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Alaskan

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Please help with Lumenis Vasculight Laser Head Nd:YAG 1064nm

Lumenis Vasculight Laser Head Nd:YAG 1064nm

I bought a NOS 1064nm ND:YAG laser head without the power supply or control circuitry. Trying to find specs on the flash lamp and coolant flow required for this head as well as anything else that can be found about it. The manufacturer isn't helpful, tried already, they just want to sell me the newer version of this unit. The unit is capable of up to 50 joules of power, that's many thousands of watts of peak power.

 
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Are you sure that that is the complete laser?!! I think that's way too small for what you said no way getting a 50J pulse out of that! :whistle:
Looks like a fibre coupled handheld
can you please post a pic of the cable connections:beer:
 

Sigurthr

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The voltage depends on the capacitor used and flashlamp length and bore diameter. Typically values between 400V and 800V are common. YAGs also require a pulse formation network (PFN), and whether or not that was contained in the head or the power supply is not immediately obvious. There's no pulse cap in the head, that's for sure, so you could theoretically match a power supply to a pulse cap you find, as long as the (electrical) pulse energy is within the flashlamp's rated range. Likewise, flashlamps require a trigger voltage, usually in the tens of kilovolts, to initiate the discharge. There are two methods; external (parallel) and internal (series) triggering. A simple piezoelectric butane ignitor unit can suffice. Finally, you need to know if it is passively or active Q switched. If it is passive then that is the easiest to get going. Active q switching requires precision high speed electronics design.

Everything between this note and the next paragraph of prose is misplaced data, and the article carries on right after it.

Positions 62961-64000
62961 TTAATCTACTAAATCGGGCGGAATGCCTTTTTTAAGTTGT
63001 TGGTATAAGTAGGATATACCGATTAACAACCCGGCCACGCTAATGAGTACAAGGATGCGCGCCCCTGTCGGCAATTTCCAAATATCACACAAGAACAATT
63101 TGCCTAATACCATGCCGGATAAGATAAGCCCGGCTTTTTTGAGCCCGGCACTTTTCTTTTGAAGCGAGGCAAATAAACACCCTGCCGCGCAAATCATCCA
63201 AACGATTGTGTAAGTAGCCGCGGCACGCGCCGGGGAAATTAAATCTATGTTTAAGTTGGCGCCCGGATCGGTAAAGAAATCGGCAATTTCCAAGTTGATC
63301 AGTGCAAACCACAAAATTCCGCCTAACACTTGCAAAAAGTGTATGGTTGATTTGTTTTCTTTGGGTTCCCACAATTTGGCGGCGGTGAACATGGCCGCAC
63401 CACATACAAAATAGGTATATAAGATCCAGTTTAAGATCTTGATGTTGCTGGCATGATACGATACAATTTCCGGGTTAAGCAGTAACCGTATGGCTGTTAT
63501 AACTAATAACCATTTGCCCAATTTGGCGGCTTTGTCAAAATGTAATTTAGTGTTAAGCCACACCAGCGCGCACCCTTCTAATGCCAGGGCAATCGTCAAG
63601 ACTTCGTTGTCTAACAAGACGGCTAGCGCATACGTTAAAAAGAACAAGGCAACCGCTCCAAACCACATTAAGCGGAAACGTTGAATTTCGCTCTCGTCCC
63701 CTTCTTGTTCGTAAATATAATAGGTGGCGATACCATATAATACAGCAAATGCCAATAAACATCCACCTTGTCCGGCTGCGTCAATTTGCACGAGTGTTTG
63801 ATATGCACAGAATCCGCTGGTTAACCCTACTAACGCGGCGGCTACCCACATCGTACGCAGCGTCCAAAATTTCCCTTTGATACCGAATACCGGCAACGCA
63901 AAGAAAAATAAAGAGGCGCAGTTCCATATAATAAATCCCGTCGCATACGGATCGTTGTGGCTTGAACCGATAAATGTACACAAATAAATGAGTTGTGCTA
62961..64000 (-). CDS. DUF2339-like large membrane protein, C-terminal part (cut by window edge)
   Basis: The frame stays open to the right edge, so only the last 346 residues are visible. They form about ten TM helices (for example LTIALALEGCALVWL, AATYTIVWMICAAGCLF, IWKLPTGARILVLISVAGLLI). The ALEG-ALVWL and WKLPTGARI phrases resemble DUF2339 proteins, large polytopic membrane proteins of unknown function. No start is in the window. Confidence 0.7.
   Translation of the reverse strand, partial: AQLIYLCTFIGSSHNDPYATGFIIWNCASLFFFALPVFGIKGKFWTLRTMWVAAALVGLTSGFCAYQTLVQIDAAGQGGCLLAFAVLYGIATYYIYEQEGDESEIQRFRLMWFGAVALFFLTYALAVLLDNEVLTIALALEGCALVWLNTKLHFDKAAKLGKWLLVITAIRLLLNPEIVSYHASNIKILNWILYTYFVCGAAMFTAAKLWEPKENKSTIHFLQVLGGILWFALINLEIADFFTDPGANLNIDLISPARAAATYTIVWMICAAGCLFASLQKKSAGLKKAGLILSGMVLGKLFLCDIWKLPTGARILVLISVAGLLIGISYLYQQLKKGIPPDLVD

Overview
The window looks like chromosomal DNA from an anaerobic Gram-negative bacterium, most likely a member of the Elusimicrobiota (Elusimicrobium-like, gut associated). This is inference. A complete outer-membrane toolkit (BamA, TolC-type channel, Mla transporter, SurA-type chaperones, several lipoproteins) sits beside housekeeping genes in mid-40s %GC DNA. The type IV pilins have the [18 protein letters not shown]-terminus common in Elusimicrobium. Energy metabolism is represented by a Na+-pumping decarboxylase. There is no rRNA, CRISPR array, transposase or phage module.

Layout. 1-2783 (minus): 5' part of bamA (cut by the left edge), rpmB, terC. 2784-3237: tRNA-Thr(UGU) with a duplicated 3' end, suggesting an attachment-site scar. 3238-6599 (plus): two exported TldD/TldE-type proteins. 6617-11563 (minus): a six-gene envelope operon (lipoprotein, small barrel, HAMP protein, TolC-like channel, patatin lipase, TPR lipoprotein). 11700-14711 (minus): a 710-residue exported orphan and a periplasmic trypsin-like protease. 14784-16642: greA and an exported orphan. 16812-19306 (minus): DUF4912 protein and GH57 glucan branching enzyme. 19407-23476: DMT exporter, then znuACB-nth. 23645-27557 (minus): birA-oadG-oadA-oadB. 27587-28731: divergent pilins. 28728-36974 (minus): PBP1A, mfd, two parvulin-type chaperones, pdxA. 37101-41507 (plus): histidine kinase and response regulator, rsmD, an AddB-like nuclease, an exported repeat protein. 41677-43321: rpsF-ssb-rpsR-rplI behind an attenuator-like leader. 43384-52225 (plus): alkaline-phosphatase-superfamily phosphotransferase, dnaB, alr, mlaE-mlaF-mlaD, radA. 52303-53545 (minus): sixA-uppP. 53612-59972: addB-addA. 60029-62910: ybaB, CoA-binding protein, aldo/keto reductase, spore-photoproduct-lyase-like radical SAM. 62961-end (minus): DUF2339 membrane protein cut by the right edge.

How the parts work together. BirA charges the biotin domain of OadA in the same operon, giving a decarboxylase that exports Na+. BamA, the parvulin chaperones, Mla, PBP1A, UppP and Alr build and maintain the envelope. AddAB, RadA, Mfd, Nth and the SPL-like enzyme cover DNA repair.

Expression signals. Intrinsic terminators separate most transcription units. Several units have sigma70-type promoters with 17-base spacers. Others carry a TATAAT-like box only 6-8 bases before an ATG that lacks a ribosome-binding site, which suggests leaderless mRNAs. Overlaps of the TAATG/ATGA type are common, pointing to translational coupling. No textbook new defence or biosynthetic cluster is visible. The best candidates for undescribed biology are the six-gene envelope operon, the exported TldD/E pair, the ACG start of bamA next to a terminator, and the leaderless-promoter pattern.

Sigurthr

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I invite you to initiate a conversation with Hemlock_Mike. He has done wonders getting old Nd:YAG units to run beautifully off of nothing more than disposable camera flash circuits. Make sure to let him know about your experience with high energy and high voltage electronics as well as your understanding of laser safety, else he may not divulge much info (as I wouldn't either!).
 

LSRFAQ

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I've sent Sam Goldwasser at the Laser FAQ a spreadsheet for calculating lamps.
I'd start with having him help you reverse engineer the xenon flashlamp parameters.
I'm up to my ears with projects right now, but Sam is retired.

For good Yag operation, one likes a higher voltage and smaller capacitor on a flashlamp pumped system like that. I used to service a similar product line used in labs, not for medical.

You need a cap charger, a cap, a series inductor of between 20-40 uH etc. You'll need a series injection trigger transformer, the whole lamp current flows through the trigger transformer. Due to the wet cavity, an external spark will not do.

If you can find a big Russian diode, you can also simmer and injection trigger the lamp. Coherent will have probably simmered the lamp, which is running a 30-60 mA current at DC through the lamp and dumping the cap into the lamp via a high DI/DT SCR or IGBT and a blocking diode..

However the classical external trigger will not work.